University of Minnesota
University of Minnesota

The Changing Face of Education: T-Shaped Students

April 30, 2012fred.roseArticlesComments Off on The Changing Face of Education: T-Shaped Students

Higher Education has been in the news a lot these last few months, mostly because of the ongoing issues with student loans and debates on the value of a college education. But there are a lot of other more fundamental changes going on. It’s something I’ll write about over the next few weeks. Acara is a program that is in the middle of this changing university education, so we are in midst of navigating many of these challlenges. In the very early days of my career in the technology business, I had a boss who called what we were doing on the leading edge of chip design research, the “bleeding edge”, because we got bloody a lot from breaking new ground. Acara is similar, we’ve tried lots of new things, some of them have made us bloody.

In this post I am going to talk about what are sometimes called T-Shaped people. This is a term that was first used by Tim Brown of IDEO, and is a popular term in Silicon Valley. This extensive article in the New Yorker about Stanford, (a good article, I will come back to it in later posts) describes how Stanford uses the term to describe desired attributes in their students. What is a T-shaped student? Namely a student that is very deep in one topic (the I) and then has some cross-disciplinary experience (the top horizontal bar to make the T). Universities are generally excellent at developing students into an I shape. Whether the student is studying engineering, design, public health, business, ecology or any other discipline, a university like ours does a terrific job of teaching students the theory and basic knowledge of that field. Students generally go into a major because they like it and have a passion for it but ultimately they want to use that knowledge to make an impact in the world. That’s where the T comes in. That means sticking your head up out of the I, looking around, working with other disciplines, and understanding how they work together to solve real problems. Universities traditionally have not done very well at putting the T’s on students.

Acara is in many ways a program to make the T. We uses words like social entrepreneurship, sustainable development, designing solutions, but in effect, what we are doing is putting students into real life, multi-disciplinary situations, which require using both broad and deep skills of the team members. This requires students from multiple colleges and majors across the university, it requires a curriculum that focuses on the broad topics, it requires lecturers and mentors from different disciplines, it requires working on real problems and not the least, it requires cooperation across all these groups in the university. Traditional university departments are set up to be deep (a PhD is a pretty big I). Acara, because it is part of a multi-disciplinary center like IonE, not part of a particular college, and has a dual mission of education AND impact, is perfectly situated for making the T.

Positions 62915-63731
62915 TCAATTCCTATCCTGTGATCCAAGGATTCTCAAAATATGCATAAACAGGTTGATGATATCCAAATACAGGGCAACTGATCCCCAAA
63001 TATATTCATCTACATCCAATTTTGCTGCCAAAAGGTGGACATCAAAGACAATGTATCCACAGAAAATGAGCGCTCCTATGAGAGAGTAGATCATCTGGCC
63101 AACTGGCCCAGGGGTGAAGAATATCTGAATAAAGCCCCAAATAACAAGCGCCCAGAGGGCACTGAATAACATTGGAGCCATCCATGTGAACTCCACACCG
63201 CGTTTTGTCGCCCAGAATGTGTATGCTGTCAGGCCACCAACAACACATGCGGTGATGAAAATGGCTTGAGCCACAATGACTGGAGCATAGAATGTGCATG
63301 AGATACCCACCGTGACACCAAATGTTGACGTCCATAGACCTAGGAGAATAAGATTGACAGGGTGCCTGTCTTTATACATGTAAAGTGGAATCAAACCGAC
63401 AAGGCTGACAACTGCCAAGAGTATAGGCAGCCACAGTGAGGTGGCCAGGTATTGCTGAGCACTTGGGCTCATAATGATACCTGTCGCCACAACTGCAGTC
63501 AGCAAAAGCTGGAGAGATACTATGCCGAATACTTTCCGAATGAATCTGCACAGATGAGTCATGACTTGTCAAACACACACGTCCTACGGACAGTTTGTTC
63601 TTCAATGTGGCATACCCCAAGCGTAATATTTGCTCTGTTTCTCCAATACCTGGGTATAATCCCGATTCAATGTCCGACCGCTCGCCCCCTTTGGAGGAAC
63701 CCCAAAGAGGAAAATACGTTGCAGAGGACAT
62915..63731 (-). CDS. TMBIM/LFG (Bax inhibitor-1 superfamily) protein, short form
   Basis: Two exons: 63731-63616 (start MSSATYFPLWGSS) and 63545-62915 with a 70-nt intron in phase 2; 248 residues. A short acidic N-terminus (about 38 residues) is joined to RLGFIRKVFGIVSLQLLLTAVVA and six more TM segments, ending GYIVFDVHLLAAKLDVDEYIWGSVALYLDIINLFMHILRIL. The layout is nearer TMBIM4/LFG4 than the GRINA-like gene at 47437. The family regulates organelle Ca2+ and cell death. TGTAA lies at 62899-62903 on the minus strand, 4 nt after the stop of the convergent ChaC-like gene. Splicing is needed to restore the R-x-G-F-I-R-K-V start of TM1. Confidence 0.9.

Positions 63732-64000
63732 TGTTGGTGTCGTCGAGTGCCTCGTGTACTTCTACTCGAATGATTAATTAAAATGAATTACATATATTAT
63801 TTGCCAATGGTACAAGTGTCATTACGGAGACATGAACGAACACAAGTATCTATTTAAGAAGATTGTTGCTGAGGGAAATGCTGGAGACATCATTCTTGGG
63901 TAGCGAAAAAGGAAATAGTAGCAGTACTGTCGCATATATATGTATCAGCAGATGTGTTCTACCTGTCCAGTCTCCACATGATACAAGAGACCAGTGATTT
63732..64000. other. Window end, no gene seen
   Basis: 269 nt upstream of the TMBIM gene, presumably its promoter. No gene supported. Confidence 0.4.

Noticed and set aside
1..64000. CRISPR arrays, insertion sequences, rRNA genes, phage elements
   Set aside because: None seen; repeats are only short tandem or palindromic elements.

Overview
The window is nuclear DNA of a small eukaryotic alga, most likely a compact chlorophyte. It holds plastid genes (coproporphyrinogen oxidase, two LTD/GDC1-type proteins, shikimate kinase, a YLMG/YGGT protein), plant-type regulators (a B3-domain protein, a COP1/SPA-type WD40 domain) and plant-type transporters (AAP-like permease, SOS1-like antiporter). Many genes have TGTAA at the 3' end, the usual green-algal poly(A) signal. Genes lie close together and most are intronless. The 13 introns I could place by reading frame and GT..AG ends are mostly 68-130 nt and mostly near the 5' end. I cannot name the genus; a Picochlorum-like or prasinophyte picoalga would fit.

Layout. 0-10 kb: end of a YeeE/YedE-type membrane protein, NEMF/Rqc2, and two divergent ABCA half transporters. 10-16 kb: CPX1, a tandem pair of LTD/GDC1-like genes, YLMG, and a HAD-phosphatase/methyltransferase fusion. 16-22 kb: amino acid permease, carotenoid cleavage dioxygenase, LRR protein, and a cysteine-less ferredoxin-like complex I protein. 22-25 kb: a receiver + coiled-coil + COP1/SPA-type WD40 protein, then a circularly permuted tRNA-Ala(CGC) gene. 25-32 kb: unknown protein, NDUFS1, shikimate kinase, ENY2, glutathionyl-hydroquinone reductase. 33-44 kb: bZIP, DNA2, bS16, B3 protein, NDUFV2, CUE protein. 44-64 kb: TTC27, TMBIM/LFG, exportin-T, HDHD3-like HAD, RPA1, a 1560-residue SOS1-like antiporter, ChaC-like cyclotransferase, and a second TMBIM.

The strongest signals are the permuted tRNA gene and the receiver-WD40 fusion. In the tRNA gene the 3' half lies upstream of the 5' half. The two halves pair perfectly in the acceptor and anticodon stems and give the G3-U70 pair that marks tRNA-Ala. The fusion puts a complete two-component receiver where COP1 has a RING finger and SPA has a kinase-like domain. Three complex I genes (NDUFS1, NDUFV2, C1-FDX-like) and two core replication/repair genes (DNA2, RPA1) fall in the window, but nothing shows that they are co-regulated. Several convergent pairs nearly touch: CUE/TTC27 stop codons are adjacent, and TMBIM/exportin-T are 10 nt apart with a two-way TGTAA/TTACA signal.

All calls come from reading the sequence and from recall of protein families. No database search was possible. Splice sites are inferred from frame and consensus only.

It’s important to make sure there is both a vertical and a horizontal to the student. There has been a lot of press about Peter Thiel and his Thiel Fellowship to take young people under 20 and pay them not to go to university. Well, they do work in a concentrated academy of sorts, so it’s more like a self directed study. But it’s not likely to develop the depth of training needed if you are going to tackle serious problems in the world. Along the same lines as Thiel, Jonah  Lehrer (who seems to be the new Malcolm Gladwell) in the Wall Street Journal talks about what a college education really should be teaching students, and rightly focuses on T skills.  I certainly don’t disagree with Thiel or Lehrer; the ability to learn how to think and learn on your own, to work with others, and to learn how to make an impact are the core of my beliefs also. But an 18 year old, no matter how brilliant, generally does not have much of an I. Unfortunately, recent examples like Instagram selling to Facebook for $1B do not help this case much, perception-wise. Students will think they can write an app, and that’s it. Instagram is a nice, fun app, but it’s not worth a billion dollars and is hardly going to tackle a serious problem like renewable energy. That takes I people and T people.

This all seems obvious, and is certainly done well in pockets in many universities, so why isn’t it done more? First of all, it’s harder than it looks. You need to do it collaboratively from a teaching standpoint, as not many people are able to teach something so diverse single handedly. That means bringing in other lecturers. That’s time consuming, logistically challenging, and can be expensive if you pay them. Universities are notoriously siloed organizations, which makes this bureaucratically challenging. And there is not a particular incentive for an individual professor to do this. It’s not what they are typically rewarded for. It takes a few champions in a university willing to spend the time to make it happen. Here at the UMN, we have found the right champions who believe this is crucial for the 21st-century university. Universities develop I’s, it is important to do the T’s here as well.

Creating T-shaped people is a key goal for Acara. We want to take I’s and help them to use those skills to make real impact.

Acara is the impact entrepreneurship program of the University of Minnesota Institute on the Environment in partnership with the College of Science and Engineering and the Carlson School of Management.